Mr. Hill to Mr. Merry.
Washington, May 7, 1901.
Sir: I have to acknowledge the receipt of your dispatch No. 551, of the 18th ultimo, in which you request to be informed as to the nationality of Rafael Franklin Hine, 19 years of age, and a native of Costa Rica, the facts of whose case, as stated by you, are as follows:
The young man has been educated in the public and private schools of Costa Rica, has never visited the United States, and is entirely ignorant of the English language. His father was born in the United States, went to Costa Rica when 23 years old, married a native Costa Rican, and died there after five years’ residence as a practicing physician.
Mr. Hine now claims exemption from military service in Costa Rica on the ground that he is an American citizen.
You add that Mr. Hine is engaged in the dairy business in San Jose, and that you do not see how he can consistently claim that it is his intention to make hereafter his home in the United States.
Assuming that the father was an American citizen when the son was born, the latter is an American citizen, according to section 1993 of the Revised Statutes of the United States, which provides that a child born outside of the limits of the United States, whose father was at the time of the child’s birth a citizen of the United States, is himself a citizen.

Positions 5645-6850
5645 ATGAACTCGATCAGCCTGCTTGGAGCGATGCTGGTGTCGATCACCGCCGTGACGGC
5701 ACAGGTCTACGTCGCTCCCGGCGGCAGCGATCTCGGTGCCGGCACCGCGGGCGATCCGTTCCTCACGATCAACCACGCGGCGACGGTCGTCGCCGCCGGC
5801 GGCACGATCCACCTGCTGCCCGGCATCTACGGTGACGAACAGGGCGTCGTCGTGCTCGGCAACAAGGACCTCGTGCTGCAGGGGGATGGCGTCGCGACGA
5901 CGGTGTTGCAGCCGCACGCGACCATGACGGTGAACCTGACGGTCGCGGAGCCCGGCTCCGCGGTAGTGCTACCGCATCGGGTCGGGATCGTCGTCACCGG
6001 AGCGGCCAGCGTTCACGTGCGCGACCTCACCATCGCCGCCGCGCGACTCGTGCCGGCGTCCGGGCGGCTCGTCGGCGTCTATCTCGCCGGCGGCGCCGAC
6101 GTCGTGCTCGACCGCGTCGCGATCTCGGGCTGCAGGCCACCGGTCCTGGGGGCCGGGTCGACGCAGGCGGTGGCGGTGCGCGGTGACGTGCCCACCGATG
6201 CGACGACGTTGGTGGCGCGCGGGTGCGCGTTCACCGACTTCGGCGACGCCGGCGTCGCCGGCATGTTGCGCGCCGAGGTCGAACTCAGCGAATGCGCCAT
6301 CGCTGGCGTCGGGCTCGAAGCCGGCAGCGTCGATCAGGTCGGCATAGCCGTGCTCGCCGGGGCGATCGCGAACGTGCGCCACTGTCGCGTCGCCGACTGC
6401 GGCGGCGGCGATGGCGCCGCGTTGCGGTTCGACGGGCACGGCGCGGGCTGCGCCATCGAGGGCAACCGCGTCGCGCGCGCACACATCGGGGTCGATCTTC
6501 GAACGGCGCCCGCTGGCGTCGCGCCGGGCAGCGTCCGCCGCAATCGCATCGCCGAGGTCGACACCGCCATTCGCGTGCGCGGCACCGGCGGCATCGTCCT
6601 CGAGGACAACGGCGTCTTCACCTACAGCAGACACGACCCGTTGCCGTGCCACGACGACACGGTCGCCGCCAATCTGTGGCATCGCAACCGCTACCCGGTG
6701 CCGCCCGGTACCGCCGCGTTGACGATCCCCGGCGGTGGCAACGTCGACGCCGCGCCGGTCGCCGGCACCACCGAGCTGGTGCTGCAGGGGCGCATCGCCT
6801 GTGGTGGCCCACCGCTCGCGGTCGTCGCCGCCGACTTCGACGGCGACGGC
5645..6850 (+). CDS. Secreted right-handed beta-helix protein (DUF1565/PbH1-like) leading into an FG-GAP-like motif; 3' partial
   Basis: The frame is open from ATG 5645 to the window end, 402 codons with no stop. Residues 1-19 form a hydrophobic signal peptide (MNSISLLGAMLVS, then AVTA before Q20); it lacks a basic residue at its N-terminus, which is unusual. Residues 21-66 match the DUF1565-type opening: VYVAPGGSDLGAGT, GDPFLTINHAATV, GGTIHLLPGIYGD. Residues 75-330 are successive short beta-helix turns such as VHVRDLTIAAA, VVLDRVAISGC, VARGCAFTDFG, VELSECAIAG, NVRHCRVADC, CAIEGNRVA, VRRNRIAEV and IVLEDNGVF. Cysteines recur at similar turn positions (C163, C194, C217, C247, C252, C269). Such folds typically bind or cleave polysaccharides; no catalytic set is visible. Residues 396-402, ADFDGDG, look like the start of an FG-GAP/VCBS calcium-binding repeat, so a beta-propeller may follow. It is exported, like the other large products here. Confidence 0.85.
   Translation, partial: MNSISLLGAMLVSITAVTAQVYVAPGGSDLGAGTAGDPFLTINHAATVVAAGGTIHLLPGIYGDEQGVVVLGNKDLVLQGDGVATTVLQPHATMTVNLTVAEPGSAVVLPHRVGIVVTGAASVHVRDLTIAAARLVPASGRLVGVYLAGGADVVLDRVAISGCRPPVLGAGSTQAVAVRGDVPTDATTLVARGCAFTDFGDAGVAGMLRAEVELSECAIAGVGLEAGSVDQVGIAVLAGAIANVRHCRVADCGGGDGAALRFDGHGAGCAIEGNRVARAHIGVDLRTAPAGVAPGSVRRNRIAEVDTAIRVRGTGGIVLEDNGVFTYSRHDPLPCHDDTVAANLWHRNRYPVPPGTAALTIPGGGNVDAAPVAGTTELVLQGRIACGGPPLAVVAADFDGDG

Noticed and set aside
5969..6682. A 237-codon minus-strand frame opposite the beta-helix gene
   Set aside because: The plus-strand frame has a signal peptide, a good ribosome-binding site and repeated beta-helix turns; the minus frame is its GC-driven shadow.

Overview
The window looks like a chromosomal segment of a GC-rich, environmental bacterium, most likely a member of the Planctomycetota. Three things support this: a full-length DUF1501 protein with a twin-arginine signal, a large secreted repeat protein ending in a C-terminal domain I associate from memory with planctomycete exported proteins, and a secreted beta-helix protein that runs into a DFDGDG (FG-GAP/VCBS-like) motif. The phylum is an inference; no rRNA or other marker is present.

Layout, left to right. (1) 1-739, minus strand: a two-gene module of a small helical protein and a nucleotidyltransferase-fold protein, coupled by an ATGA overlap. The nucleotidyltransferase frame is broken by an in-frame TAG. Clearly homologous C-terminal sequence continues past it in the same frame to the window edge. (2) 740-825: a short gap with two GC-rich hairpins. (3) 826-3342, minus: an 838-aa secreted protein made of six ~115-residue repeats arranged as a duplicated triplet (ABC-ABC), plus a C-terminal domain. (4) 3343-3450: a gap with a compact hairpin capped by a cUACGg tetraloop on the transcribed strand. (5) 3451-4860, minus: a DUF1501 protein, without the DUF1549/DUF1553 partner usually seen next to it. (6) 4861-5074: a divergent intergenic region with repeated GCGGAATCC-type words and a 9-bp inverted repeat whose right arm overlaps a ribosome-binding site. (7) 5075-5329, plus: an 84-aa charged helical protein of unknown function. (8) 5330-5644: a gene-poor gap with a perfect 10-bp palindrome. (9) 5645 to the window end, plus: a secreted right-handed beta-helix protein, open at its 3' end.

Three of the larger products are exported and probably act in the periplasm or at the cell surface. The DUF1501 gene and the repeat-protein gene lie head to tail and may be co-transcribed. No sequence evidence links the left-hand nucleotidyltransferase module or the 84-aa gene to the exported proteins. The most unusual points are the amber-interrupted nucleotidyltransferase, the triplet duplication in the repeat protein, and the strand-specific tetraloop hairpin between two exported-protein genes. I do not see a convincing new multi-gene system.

Of course, “no sovereignty can extend its jurisdiction beyond its own territorial limits, so as to relieve those born under and subject to another jurisdiction from their obligations or duties thereto.” (Mr. Fish to the President, August 25, 1873, quoted in The American Passport, page 141.) Therefore, as an American citizen, the young man may be granted a passport upon making satisfactory application therefor.
How far the right to protect him may be exerted depends to a considerable extent upon the claims that Costa Rica has upon him under her law, upon which point the Department is not advised.
The question of his intention to come to this country will be of more consequence when he shall have reached the age of 21 years. Until that time he is not competent to elect expatriation from the United States, and the presumption is in favor of his conservation of the citizenship conferred upon him by his birth as the son of an American citizen.
I am, etc.,